At its meeting on Monday, April 15, two business owners with stores on Salem Street came before the council to share concerns about the closure. Though the move was already approved, both said closing down the entire street would limit access and parking.

Linda Hayes, an owner of Affinity Bridals, said she’s supportive of the effort to hold the market, but believes that limiting parking spots on the square on Saturdays will have a negative effect on her business. Saturdays are typically her busiest day for sales, she said.

Shutting down an entire street also inconveniences drivers who use Salem as a normal route, Hayes said.

“This is going to be a detriment, not only to some of the merchants, but to the public at large,” she said.

Hayes said she thinks that instead of just focusing on Salem, the organizers could move the market to different sides of the square each week.

Stan Taylor, owner of Taylor Floral & Gifts, suggested to the council that one lane of traffic could be left open on the street. With the current expected size of the market, there would be more than enough room, he said.

Hayes also recommended keeping one lane open, preferably the right lane next to the courthouse so that parking could still be available in front of businesses. Councilman Eric Mathieu, however, expressed concern that leaving a lane open with vehicles traveling adjacent to the market might create a dangerous situation.

Councilman Pete Berry also said that blocking the street off would limit access for emergency vehicles that use the route.

Mathieu and other council members said again that the market would be positive for Indianola and would bring foot traffic to the square. Two of the market’s organizers, also spoke at the meeting, saying that the market would bring beneficial traffic to the square.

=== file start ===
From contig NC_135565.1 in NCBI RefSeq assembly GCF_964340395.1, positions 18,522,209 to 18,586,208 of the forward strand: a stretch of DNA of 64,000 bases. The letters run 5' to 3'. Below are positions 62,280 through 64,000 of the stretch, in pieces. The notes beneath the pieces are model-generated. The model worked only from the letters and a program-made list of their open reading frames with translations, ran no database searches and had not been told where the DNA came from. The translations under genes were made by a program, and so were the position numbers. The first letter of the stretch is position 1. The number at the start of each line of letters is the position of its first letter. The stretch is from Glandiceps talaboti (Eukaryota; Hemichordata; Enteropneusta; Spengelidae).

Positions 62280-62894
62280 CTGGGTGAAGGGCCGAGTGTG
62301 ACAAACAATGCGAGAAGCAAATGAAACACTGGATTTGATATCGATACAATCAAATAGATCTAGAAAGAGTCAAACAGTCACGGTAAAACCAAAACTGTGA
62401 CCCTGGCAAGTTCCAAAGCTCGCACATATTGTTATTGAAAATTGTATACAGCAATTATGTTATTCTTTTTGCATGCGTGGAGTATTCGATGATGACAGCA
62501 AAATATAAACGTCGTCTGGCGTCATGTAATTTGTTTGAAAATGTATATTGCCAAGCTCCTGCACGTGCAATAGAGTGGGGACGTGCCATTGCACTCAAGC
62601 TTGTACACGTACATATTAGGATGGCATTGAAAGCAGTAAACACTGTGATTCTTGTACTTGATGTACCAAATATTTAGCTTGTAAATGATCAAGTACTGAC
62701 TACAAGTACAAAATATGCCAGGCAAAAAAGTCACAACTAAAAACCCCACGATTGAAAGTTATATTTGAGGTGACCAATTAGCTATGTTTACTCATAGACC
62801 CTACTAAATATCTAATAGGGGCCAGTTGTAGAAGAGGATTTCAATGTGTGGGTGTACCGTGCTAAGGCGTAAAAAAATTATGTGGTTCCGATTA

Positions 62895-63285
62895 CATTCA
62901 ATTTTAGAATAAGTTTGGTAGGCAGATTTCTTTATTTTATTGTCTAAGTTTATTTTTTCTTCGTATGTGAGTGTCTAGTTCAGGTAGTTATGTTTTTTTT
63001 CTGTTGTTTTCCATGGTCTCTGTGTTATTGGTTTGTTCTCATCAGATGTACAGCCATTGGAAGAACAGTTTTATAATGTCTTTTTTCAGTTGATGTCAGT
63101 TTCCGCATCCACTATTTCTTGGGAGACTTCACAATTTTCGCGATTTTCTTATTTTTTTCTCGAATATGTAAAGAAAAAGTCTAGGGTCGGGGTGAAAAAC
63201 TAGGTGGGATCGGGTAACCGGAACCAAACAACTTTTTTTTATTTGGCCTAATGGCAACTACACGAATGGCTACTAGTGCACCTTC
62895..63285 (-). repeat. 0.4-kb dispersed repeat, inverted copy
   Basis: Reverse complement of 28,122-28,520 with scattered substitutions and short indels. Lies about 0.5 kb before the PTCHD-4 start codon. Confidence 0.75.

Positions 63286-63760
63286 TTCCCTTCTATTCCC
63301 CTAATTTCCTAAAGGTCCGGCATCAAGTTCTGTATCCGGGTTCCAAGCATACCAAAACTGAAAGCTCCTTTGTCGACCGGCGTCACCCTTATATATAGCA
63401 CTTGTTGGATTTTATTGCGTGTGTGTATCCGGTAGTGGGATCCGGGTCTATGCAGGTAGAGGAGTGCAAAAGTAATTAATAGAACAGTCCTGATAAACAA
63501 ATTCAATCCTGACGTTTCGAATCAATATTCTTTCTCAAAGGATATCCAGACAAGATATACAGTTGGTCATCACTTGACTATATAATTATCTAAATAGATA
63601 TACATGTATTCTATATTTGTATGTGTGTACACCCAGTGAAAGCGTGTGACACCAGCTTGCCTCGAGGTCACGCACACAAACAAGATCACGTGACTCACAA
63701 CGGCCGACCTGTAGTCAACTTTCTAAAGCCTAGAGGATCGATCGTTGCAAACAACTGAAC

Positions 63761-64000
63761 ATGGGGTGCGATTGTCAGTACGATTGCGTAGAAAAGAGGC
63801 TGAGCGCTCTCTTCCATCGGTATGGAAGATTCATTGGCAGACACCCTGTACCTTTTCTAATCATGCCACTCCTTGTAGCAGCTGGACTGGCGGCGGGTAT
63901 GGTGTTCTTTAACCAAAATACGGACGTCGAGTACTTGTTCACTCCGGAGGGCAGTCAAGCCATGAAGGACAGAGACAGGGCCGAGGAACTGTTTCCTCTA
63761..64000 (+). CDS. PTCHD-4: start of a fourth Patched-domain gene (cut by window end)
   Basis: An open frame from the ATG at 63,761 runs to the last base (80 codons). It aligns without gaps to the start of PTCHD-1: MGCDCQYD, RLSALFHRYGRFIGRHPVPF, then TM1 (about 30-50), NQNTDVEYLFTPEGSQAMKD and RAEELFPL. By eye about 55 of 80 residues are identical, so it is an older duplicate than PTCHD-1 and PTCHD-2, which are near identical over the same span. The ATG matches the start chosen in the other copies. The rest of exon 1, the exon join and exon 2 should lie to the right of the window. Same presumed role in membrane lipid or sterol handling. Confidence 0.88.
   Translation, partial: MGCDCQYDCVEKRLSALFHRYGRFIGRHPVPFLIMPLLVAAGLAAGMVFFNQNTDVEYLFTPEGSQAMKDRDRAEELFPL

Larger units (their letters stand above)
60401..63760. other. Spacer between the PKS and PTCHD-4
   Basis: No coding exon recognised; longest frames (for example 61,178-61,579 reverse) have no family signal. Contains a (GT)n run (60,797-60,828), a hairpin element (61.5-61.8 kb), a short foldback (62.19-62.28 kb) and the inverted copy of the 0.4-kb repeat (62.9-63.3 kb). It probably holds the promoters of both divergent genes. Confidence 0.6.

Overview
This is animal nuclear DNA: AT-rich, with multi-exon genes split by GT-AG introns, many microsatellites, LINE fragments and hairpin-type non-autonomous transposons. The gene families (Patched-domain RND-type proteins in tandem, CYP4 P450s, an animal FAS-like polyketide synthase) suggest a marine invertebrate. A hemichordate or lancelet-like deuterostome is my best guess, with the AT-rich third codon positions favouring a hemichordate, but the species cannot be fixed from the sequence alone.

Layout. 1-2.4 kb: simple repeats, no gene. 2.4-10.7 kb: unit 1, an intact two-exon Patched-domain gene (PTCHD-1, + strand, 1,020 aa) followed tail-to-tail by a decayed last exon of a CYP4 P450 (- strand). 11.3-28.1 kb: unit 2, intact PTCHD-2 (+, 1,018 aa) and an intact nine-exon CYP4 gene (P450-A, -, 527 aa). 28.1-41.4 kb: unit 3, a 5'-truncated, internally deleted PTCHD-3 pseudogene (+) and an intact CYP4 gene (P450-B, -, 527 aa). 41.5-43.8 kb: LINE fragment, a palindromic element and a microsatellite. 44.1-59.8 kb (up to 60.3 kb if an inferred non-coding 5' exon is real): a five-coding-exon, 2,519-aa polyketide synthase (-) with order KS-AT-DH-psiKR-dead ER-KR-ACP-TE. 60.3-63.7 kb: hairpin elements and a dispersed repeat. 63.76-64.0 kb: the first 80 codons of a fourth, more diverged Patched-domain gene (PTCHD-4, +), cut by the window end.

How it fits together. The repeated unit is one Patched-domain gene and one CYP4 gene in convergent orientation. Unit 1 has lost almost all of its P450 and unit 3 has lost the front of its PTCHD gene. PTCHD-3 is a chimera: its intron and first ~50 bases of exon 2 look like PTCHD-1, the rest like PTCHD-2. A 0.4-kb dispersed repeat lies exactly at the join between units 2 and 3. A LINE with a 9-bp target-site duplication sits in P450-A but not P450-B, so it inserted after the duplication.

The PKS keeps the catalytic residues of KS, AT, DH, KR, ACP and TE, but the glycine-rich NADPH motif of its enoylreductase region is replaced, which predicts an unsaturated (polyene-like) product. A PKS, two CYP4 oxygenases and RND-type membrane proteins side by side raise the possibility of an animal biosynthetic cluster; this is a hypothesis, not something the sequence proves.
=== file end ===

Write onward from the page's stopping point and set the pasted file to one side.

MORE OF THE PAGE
“I think we need to do things like this, I think we need to be imaginative and do things out of the box like this,” said Councilman John Sirianni.

Even with concerns about parking and access, Hayes said she believes the market will bring economic benefits.

“I’m very glad and excited that we’re having the farmer’s market on the square,” she said. “I’m glad that it’s becoming a reality.”

Emerson Elementary carnival gives back

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Story and photos by Kate Hayden, IndyTowner contributor

At some point in every Midwestern child’s life, they are presented with the opportunity to win a goldfish during a school or summer fair.

At Emerson Elementary’s carnival on Friday, April 12, students and families came away with much more than a family pet.

“We plan for about 200-300 students. It used to be just Emerson students but now past students return,” said Kate Glosgowski, one of the evening’s organizers.

Students traded tickets to play games, enjoy a small art project and maybe win a prize or two. But the biggest prize from the four-year old carnival benefits the whole school.

“We used money that was raised from last year’s carnival to buy iPads for every classroom,” said Glosgowski.

When asked what Emerson hopes to gain from this year’s fundraising, the answer was simple.”

“We need more technology,” said Glosgowski.

Follow Kate on Twitter at @xkatehayden

Indianola crime and accident map, April 1 – 6

By Grant Rodgers

IndyTowner is working to present needed public safety information in new and creative ways.

Above is the site’s first interactive crime and accidents map, an interactive list marking dates and locations of crime, incidents and vehicle accidents reported to the Indianola Police Department from April 1-6.

All information in the map is available from the department’s website. It’s important to remember that the locations are marked and labeled by block and not specific addresses.

If you have comments or questions about the map, contact IndyTowner at